Colton Herta to test for Harding Racing at Portland; could IndyCar ride be in cards?

Herta after winning the Freedom 100 at Indianapolis Motor Speedway in May. Photo: IndyCar.

While the Verizon IndyCar Series is off until August 19, at least one team – and potentially one future driver in the series – will be busy this week.

Colton Herta, currently second in the Indy Lights series standings, will test this Friday in the No. 88 for Harding Racing at Portland International Raceway.

The story was first reported by TrackSideOnline (TSO).

Harding Racing president Brian Barnhart told The Indianapolis Star the team is looking forward to the upcoming test.

“We are happy to be able to provide Colton his first test in IndyCar,” Barnhart said. “After his success in Indy Lights, his next step is a test in an IndyCar. It is also part of what we have been talking about doing the last month or so with driver evaluations.”

There are several unique aspects of this story:

1) Herta is under contract to Andretti Autosport, where his father, former IndyCar driver Bryan Herta, is a minority partner and co-owner.

2) The younger Herta is essentially being loaned to Harding Racing for this test.

3) Harding Racing began the season with Gabby Chaves as the primary driver of its one-car operation. However, Conor Daly has driven the car in the last two races at Toronto and this past weekend at Mid-Ohio. Harding Racing has not announced who will drive in the next IndyCar race, August 19, at Pocono Raceway, nor the final three races of the season at Gateway Motorsports Park, Portland International Raceway and Sonoma Raceway.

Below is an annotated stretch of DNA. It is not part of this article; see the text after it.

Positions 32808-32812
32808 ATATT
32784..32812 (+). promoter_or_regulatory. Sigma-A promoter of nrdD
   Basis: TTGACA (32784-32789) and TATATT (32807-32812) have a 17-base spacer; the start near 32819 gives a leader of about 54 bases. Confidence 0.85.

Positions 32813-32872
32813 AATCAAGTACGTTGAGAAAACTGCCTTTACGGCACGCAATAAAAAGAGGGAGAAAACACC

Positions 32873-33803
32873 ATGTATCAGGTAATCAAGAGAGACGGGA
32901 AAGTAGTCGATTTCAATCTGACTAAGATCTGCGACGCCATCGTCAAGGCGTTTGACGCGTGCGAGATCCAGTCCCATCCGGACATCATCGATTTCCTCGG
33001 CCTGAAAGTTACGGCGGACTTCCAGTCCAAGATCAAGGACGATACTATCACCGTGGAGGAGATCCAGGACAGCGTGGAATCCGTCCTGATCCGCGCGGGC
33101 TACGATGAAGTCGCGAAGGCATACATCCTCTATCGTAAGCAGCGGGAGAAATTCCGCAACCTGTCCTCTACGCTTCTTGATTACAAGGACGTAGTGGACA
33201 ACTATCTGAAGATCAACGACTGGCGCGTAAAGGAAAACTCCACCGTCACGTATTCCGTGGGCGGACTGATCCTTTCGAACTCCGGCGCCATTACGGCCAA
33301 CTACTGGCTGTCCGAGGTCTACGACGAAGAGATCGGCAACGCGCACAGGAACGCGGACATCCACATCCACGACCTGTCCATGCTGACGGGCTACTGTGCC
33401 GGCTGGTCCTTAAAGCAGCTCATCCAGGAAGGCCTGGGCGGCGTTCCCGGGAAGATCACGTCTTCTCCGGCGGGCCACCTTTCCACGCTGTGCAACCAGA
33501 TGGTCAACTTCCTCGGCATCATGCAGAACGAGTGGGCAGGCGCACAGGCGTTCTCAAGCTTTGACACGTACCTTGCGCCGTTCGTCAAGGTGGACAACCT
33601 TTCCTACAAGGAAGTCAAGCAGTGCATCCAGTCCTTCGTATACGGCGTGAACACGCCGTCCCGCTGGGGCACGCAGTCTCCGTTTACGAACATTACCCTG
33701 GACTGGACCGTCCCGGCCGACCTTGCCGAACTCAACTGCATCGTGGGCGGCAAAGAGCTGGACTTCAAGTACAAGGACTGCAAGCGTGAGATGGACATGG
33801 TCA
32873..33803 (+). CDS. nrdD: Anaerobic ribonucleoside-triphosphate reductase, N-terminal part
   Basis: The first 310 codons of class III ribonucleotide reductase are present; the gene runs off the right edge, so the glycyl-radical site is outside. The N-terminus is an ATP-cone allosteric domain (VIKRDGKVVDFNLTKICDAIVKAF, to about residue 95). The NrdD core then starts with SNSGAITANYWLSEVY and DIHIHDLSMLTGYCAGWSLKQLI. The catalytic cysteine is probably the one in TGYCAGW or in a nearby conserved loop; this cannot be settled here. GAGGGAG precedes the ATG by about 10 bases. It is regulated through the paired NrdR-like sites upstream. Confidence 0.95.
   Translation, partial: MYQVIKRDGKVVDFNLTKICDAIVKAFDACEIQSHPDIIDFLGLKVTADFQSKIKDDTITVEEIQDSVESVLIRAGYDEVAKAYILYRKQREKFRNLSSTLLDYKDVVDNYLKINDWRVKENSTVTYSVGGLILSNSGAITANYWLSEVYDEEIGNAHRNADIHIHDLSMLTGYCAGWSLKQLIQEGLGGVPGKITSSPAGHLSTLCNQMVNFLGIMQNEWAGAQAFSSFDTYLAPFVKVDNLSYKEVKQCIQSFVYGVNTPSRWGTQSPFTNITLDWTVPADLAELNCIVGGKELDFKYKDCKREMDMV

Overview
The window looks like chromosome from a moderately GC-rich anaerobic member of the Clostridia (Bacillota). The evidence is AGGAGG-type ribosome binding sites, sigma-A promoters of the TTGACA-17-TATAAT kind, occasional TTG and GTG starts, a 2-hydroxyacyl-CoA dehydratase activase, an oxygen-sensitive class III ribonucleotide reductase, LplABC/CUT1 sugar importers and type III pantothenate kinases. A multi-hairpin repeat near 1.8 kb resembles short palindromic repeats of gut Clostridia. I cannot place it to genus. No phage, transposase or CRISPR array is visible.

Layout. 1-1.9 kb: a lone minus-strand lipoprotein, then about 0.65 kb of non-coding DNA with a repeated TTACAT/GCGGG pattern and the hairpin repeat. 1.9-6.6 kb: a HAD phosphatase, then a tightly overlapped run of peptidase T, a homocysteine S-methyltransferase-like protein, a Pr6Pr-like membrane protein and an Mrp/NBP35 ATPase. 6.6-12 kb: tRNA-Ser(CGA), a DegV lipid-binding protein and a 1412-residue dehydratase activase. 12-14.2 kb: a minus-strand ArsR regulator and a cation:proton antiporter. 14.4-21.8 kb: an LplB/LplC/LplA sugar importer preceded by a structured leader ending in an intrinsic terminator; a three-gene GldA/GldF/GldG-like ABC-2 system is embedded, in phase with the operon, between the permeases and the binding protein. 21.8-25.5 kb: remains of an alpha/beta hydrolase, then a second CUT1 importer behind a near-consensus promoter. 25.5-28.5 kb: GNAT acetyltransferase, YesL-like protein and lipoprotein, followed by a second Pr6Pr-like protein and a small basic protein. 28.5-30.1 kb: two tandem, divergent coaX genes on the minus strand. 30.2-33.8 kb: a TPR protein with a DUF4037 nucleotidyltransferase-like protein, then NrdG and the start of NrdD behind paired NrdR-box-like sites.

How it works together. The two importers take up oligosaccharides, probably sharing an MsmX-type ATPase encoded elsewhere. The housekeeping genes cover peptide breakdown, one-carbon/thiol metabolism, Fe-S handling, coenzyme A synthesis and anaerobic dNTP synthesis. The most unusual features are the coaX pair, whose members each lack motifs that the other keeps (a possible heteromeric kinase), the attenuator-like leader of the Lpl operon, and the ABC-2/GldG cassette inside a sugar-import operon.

4) Harding Racing is reportedly negotiating a possible tie-in with Andretti Autosport for next season. That could take a variety of shapes, including a partnership of sorts with Harding being a potential satellite team for Andretti Autosport.

5) Harding Racing, in its first season in the IndyCar Series, is a one-car operation, but has designs to expand to two cars based upon funding, perhaps as early as 2019.

6) Harding Racing has four races remaining and could see additional drivers earn essentially tryouts in those remaining races. Racer magazine reported that among names rumored include Herta, Indy Lights points leader Pato O’Ward, Sage Karam and Zachary Claman De Melo.

7) Herta’s test at Portland could be a harbinger of potentially making his first career IndyCar start – perhaps in the season finale at Sonoma Raceway. He likely wouldn’t make his debut at Portland (Sept. 1), given he’s in a battle for the Indy Lights championship.

8) Herta drives for Andretti-Steinbrenner in the Indy Lights Series. Team co-owner George Steinbrenner IV told the Indianapolis Star at Mid-Ohio this past weekend that he and Herta were working on a full IndyCar season ride in 2019.

9) That being said, and given the test for Harding Racing this week, Herta and Steinbrenner could become part of Harding if it indeed becomes an Andretti Autosport satellite team.

“When we’ll announce, we’re not sure, but we’re definitely moving fairly quickly in the process of moving to IndyCar,” Steinbrenner told the Indianapolis Star. “I think joining IndyCar in 2019 with Colton Herta is certainly a good possibility.”

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Meyer Shank Racing wins Petit Le Mans to take final DPi championship in dramatic finale

Petit Le Mans championship

Meyer Shank Racing outdueled Wayne Taylor Racing to win the Petit Le Mans and clinch the championship in a thrilling final race for the DPi division.